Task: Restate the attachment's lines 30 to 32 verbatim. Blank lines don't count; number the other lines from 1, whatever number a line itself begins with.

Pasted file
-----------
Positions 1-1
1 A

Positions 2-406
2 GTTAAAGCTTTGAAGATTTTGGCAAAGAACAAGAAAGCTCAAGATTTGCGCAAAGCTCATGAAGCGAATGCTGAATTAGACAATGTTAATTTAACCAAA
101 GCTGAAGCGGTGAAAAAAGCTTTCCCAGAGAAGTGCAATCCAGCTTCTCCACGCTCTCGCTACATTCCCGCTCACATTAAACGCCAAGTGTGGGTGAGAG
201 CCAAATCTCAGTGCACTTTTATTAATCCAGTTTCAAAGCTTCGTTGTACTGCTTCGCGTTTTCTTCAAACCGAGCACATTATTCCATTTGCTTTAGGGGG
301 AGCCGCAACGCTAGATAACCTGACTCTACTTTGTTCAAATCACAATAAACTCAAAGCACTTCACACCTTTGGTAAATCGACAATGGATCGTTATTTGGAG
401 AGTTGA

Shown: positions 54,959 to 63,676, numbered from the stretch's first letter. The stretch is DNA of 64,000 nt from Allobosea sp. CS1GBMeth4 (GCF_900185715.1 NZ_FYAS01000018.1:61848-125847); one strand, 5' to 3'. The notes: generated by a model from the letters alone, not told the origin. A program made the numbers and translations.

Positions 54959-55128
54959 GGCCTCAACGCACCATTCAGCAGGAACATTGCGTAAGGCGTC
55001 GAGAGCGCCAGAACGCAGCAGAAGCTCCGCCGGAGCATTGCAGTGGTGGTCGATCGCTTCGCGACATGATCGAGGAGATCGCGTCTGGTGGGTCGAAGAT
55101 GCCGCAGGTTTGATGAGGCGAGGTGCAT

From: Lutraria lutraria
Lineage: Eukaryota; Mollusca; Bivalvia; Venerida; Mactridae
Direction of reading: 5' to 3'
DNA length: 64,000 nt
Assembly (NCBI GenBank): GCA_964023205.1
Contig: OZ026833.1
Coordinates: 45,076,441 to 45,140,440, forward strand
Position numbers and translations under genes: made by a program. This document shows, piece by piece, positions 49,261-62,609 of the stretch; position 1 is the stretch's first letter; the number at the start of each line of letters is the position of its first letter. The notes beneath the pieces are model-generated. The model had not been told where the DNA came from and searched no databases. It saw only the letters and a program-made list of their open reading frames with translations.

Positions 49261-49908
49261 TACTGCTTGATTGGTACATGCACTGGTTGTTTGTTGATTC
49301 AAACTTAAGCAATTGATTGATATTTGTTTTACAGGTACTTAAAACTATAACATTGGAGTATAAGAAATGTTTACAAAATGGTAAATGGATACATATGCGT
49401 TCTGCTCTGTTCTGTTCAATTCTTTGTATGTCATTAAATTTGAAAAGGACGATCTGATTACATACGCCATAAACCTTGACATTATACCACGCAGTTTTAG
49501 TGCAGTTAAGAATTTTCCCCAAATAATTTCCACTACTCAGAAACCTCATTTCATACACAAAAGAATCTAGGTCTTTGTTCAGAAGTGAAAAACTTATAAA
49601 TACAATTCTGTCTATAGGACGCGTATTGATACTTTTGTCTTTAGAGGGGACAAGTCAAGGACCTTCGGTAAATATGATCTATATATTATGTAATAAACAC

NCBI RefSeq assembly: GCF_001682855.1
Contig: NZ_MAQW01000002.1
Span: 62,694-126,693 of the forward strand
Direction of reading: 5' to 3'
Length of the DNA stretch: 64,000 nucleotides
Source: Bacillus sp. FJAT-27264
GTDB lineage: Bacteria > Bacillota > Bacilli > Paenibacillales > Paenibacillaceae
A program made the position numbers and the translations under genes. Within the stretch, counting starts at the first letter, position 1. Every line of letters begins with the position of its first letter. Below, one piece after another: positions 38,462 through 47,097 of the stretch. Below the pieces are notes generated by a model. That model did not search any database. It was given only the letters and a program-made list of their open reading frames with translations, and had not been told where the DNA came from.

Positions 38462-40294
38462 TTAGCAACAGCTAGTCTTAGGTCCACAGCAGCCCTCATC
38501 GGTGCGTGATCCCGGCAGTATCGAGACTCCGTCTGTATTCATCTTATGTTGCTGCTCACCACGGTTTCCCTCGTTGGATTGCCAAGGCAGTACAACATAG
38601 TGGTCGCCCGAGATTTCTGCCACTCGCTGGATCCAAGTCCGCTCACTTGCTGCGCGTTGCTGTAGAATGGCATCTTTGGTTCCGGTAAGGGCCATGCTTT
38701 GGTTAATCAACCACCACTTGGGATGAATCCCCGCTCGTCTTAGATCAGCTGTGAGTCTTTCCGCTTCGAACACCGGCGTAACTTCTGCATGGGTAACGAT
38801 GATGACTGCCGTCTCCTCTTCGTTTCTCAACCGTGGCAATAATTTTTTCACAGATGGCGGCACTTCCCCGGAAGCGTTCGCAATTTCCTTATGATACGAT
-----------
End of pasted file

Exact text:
Span: 62,694-126,693 of the forward strand
Direction of reading: 5' to 3'
Length of the DNA stretch: 64,000 nucleotides